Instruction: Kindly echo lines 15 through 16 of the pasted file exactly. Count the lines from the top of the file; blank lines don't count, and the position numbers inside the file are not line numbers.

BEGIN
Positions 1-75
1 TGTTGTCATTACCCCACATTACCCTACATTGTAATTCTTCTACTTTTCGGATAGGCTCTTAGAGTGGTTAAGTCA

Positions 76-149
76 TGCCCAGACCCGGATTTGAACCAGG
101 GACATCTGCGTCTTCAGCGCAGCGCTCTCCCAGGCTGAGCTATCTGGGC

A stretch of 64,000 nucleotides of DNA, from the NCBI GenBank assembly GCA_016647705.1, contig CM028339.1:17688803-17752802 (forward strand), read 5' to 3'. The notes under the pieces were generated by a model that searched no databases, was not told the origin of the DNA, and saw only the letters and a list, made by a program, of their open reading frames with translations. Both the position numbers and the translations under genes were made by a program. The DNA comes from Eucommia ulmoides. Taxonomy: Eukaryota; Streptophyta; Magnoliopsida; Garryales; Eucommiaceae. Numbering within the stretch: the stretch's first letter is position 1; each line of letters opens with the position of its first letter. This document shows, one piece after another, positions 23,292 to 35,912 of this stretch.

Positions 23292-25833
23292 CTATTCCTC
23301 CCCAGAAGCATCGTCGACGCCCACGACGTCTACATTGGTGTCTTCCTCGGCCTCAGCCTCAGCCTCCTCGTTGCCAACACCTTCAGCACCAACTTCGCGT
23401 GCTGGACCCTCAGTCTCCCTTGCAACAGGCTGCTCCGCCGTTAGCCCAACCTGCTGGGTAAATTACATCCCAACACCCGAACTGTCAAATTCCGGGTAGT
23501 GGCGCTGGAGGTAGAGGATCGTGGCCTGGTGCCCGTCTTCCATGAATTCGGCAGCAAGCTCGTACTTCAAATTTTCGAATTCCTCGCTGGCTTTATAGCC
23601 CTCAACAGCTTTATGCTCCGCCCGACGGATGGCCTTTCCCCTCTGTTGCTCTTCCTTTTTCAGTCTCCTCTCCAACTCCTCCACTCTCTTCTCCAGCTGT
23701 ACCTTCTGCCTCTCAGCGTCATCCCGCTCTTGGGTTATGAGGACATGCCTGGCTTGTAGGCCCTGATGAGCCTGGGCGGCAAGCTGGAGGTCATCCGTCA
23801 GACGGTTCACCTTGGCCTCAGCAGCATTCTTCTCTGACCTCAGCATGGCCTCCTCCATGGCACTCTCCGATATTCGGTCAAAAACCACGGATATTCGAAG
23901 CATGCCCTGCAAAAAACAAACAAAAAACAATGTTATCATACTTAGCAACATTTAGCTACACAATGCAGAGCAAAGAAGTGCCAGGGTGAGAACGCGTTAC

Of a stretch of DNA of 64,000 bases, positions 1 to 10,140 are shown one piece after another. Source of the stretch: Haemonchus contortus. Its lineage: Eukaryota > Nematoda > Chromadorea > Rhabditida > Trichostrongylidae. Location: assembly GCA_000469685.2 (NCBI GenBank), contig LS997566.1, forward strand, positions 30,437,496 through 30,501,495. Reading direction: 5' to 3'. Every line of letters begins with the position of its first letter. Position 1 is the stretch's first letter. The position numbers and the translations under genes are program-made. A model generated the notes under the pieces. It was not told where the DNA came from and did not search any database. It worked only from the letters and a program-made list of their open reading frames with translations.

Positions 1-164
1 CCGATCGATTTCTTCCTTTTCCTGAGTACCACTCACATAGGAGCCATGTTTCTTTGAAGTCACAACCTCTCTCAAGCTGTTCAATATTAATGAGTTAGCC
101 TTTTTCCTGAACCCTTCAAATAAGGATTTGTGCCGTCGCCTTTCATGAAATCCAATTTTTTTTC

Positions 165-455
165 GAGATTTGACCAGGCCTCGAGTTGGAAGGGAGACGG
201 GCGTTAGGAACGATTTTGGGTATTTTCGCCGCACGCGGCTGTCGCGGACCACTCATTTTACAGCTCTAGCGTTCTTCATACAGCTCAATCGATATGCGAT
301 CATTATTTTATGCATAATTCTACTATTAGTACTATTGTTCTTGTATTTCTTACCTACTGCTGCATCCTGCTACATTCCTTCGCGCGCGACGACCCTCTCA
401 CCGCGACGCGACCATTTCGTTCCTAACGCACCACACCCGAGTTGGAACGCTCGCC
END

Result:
23901 CATGCCCTGCAAAAAACAAACAAAAAACAATGTTATCATACTTAGCAACATTTAGCTACACAATGCAGAGCAAAGAAGTGCCAGGGTGAGAACGCGTTAC

Of a stretch of DNA of 64,000 bases, positions 1 to 10,140 are shown one piece after another. Source of the stretch: Haemonchus contortus. Its lineage: Eukaryota > Nematoda > Chromadorea > Rhabditida > Trichostrongylidae. Location: assembly GCA_000469685.2 (NCBI GenBank), contig LS997566.1, forward strand, positions 30,437,496 through 30,501,495. Reading direction: 5' to 3'. Every line of letters begins with the position of its first letter. Position 1 is the stretch's first letter. The position numbers and the translations under genes are program-made. A model generated the notes under the pieces. It was not told where the DNA came from and did not search any database. It worked only from the letters and a program-made list of their open reading frames with translations.